MHH has a lot of congruence with Paradise Lost:
The Marriage of Heaven and Hell came in 1790, soon after the end of the American Revolution and before the beginning of the French Revolution.
Milton lived while a British King was beheaded and replaced by the Commonwealth, an alternative form of government; he published Paradise Lost in 1667, a few years after the Restoration.
Blake and Milton were both dissenters and had republican feelings. They both lived in perilous times and might well have been branded as traitors.
Blake's overt use of Paradise Lost is in the two sets of Illustrations:
The Rev. Joseph Thomas set was dated 1807 and the larger Butts set in 1808:
Satan Arousing the Rebel Angels
Hell is a rocky place!
Standing on a 'rock in Hell' Satan streches out his arms exhorting his rebel band, who seem pretty well 'played out' after what has happened to them; four at the bottom resemble other pictures Blake did for the four zoas, but these four are in chains.
Adam lies on a couch behind Satan's knees.
From PL Book One:
The infernal Serpent; he it was whose guile,
Stirred up with envy and revenge, deceived
The mother of mankind, what time his pride
Had cast him out from Heaven, with all his host
Of rebel Angels, by whose aid, aspiring
To set himself in glory above his peers,
He trusted to have equalled the Most High,
If he opposed, and, with ambitious aim
Against the throne and monarchy of God,
Raised impious war in Heaven and battle proud,
With vain attempt. Him the Almighty Power
Hurled headlong flaming from the ethereal sky,
With hideous ruin and combustion, down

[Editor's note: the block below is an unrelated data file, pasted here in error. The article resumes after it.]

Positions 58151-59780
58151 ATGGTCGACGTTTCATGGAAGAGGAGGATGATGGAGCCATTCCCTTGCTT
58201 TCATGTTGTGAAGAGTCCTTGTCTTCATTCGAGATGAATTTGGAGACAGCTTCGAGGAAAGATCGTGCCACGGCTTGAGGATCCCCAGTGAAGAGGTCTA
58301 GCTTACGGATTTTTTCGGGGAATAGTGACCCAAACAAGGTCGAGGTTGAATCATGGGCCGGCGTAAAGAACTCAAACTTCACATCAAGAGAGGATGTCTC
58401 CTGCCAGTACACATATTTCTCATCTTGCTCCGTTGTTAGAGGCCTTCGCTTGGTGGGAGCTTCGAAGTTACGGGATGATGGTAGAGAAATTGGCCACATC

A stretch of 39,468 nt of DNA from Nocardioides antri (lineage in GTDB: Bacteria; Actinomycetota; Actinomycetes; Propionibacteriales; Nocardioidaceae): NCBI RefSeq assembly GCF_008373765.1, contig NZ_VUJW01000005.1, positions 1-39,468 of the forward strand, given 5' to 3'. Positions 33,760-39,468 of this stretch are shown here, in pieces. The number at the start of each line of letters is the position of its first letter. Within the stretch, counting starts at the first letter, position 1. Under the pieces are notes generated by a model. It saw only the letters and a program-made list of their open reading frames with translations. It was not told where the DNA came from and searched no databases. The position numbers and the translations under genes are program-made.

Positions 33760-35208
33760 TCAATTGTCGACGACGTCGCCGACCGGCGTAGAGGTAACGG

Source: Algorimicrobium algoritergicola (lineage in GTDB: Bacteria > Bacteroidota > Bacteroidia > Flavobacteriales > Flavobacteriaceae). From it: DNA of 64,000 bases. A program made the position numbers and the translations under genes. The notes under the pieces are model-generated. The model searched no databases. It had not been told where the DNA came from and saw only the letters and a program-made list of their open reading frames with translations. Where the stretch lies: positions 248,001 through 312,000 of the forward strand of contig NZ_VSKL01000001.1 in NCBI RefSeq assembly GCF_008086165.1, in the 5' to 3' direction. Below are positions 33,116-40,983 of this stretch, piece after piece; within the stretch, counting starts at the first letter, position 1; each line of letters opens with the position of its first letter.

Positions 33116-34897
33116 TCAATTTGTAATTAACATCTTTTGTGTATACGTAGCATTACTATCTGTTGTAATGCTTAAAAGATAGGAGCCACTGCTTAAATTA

To bottomless perdition,
Whereto with speedy words the Arch-Fiend replied:—
“Fallen Cherub, to be weak is miserable,
Doing or suffering: but of this be sure—
To do aught good never will be our task,
But ever to do ill our sole delight
As being the contrary to His high will
Whom we resist. If then His providence
Out of our evil seek to bring forth good,
Our labour must be to pervert that end,
And out of good still to find means of evil;
Blake chose the cherubims of Genesis 3:24 to relate to a passage in Ezekiel 28:
"14] Thou art the anointed cherub that covereth; and I have set thee so: thou wast upon the holy mountain of God; thou hast walked up and down in the midst of the stones of fire.
 Thou wast perfect in thy ways from the day that thou wast created, till iniquity was found in thee.
 By the multitude of thy merchandise they have filled the midst of thee with violence, and thou hast sinned: therefore I will cast thee as profane out of
the mountain of God: and I will destroy thee, O covering cherub, from the midst of the stones of fire.
Blake's illustration of Satan here resembles markedly his picture of the covering cherub:
This may be the Arch-Fiend mentioned earlier; Blake called him Lucifer.
This entity has many names:
the Selfhood, and many others
Blake and Covering Cherub